President Serzh Sarkisian and Prime Minister Abrahamian discussed on Friday with a visiting Russian government member the increased cost of power supplies by Armenia’s Russian-owned electric utility, which has sparked angry street protests in Yerevan.
It was announced after their talks with Russian Transport Minister Maxim Sokolov that a Russian-Armenian intergovernmental commission economic cooperation will organize an independent audit of the under-fire power distribution network.
Sokolov arrived in the Armenian capital on Thursday to co-chair, together with Abrahamian, a regular session of the commission. His visit followed concerns expressed by Moscow in connection with the ongoing nonstop protests against a more than 17 percent rise in electricity prices in Armenia. A senior Russian diplomat on Wednesday urged the Armenian government to work out a “compromise solution” with the protesters camped out on a major Yerevan thoroughfare.
“We discussed the entire agenda of our intergovernmental commission,” Sokolov told reporters on Friday after the meeting of the Russian-Armenian body.
Asked whether the energy tariff issue was also on the agenda, he said: “Of course it was. We discussed all issues.” He declined to comment further.
Official Armenian press releases on the commission meeting as well as Abrahamian’s separate talks with Sokolov made no mention of the issue.
Later on Friday, the Armenian government’s press office reported that Deputy Prime Minister Vache Gabrielian and Energy Minister Yervand Zakharian held a “discussion” with Sokolov that focused on “Russian-Armenian cooperation in the area of energy.”
A statement by the office said they specifically discussed “the situation that has arisen around the Electric Networks of Armenia (ENA),” the national power distribution network belonging to Inter RAO, a Russian energy corporation. It gave no other details.
Sokolov met with President Sarkisian afterwards, reportedly telling him that the Russian-Armenian commission decided to initiate an audit of the ENA that will involve representatives of “all interested parties.” The company’s books will be inspected in a transparent manner, he said, according to a statement by Sarkisian’s office.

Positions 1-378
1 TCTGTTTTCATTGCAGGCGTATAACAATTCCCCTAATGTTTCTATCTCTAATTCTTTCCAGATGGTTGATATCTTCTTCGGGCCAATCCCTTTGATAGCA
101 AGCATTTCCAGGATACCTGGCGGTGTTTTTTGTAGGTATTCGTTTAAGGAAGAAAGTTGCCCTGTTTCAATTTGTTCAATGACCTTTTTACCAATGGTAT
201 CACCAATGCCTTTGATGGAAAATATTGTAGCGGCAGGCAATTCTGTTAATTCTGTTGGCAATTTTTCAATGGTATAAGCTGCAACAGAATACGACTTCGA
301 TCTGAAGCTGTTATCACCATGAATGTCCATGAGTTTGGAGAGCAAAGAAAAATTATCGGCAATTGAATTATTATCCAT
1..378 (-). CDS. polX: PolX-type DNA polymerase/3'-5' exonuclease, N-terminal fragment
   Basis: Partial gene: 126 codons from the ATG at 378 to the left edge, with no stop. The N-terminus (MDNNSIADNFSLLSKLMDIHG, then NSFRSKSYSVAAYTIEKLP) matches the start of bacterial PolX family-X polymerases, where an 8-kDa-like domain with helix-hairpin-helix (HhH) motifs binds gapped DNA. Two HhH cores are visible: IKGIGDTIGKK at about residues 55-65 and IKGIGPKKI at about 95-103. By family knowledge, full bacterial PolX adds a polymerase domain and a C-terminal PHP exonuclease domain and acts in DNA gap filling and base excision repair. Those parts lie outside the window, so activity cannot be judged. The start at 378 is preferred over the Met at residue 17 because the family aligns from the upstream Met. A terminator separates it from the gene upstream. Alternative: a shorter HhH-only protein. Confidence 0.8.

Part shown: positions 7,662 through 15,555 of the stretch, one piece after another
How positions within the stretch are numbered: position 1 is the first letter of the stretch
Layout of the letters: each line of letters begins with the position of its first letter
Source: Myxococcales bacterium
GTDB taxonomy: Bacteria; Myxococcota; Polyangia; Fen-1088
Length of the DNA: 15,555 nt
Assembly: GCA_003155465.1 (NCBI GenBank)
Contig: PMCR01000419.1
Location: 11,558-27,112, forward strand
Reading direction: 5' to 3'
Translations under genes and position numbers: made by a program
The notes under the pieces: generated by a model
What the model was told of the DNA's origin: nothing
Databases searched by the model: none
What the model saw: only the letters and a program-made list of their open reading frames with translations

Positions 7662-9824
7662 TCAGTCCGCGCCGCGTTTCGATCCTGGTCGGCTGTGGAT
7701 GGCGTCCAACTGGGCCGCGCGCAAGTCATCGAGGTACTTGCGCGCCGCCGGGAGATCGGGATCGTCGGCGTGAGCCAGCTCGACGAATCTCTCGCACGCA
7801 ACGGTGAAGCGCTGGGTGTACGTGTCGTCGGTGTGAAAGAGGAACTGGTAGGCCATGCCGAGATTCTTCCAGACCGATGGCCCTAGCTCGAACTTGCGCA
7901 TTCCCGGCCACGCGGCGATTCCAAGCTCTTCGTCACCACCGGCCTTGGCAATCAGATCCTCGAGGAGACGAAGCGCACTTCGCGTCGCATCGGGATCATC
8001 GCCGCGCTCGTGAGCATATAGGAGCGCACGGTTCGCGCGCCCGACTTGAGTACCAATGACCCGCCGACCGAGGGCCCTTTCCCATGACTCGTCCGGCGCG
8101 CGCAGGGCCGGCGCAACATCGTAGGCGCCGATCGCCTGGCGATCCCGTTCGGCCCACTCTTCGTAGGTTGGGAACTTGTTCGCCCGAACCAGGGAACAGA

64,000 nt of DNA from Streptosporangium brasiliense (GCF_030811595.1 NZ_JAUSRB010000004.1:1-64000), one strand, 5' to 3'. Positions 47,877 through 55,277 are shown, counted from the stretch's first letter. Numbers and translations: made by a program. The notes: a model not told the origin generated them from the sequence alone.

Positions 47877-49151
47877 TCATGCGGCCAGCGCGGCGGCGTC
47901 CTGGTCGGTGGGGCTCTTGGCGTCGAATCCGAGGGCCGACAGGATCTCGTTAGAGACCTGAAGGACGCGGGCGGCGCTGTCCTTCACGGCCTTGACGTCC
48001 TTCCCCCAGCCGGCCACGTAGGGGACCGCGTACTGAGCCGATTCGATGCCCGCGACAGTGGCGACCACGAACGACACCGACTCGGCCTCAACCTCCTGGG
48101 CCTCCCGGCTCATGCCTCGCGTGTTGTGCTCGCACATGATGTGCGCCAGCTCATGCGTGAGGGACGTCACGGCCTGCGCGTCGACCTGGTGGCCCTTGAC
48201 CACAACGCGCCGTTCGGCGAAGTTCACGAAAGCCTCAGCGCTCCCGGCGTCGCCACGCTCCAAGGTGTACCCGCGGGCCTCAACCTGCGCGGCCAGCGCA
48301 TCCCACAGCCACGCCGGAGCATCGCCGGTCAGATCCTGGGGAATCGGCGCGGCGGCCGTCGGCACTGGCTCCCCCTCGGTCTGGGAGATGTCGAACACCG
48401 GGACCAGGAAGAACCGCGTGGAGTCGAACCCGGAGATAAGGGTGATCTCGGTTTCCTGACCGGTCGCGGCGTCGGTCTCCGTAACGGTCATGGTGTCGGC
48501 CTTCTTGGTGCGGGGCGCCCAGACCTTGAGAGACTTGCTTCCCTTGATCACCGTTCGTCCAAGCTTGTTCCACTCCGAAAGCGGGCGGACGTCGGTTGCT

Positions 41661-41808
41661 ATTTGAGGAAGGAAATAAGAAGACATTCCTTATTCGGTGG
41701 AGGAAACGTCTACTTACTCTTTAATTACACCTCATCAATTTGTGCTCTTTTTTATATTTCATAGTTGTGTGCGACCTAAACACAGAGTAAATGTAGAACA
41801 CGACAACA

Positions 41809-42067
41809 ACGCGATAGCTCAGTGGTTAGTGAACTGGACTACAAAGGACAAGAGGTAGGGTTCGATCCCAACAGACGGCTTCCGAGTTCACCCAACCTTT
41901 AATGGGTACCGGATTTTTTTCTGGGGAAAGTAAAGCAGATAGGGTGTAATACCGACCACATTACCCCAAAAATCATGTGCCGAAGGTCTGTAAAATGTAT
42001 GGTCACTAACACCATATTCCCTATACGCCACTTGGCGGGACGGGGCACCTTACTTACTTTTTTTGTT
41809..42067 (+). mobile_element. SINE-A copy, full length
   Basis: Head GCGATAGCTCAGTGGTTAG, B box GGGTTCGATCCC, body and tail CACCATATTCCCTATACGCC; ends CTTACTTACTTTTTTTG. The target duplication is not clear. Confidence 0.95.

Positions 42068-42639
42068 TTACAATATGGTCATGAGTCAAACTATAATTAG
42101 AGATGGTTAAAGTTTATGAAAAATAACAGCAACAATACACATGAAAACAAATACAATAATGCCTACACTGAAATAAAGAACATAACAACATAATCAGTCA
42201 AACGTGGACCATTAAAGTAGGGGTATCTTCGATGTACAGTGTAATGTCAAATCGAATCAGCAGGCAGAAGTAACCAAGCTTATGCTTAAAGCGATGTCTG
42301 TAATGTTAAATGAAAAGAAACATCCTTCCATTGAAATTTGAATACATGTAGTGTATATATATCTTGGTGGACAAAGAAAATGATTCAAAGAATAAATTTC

The statement quoted Sarkisian as also stressing the importance of a “meticulous audit” involving representatives of Armenian civil society.
Inter RAO is a successor to Russia’s now defunct Unified Energy Systems conglomerate that bought the ENA in 2006. In the last few years the ENA has posted growing losses, which many in Armenia believe blame on poor management.
The company’s outstanding debts totaling over $225 million are a key reason why Armenian regulators last week raised the ENA tariffs for a third time in two years. The price hike infuriated many Armenians feeling that they are forced to pay for corruption and inefficiency within the ENA.
The Armenian press reported in the months leading up to the price hike that Inter RAO plans to sell its loss-making Armenian subsidiary. Energy Minister Zakharian confirmed those reports last month. He also did not deny reports that the Tashir Group of Samvel Karapetian, an Armenian-born Russian billionaire, is interested in acquiring the ENA.
Karapetian has so far made ambiguous statements to that effect through his Yerevan-based brother Karen, a parliament deputy and former chief of President Serzh Sarkisian’s staff.
Some Armenian observers have suggested that a new ENA owner might be willing to abandon the price rise and thus meet the key demand of the Yerevan protesters. Abrahamian on Thursday defended the unpopular measure.
There have also been calls in Armenia for Inter RAO to inject more cash into the ENA and restructure the company, instead of trying to sort out its financial troubles at the expense of Armenian consumers. The Russian group, which also owns Armenia’s largest thermal power plant, posted $13.4 billion in operating revenue last year.
The Russian calls for Armenian government concessions to the protesters seems to reflect fears in Moscow that the unrest could grow into the kind of popular revolt that toppled Ukraine’s pro-Russian President Viktor Yanukovych last year. Some pro-government Russian politicians and media have alleged that Western powers orchestrated the ongoing protests to install a pro-Western regime in Yerevan. Russian Deputy Foreign Minister Grigory Karasin disputed these allegations on Wednesday.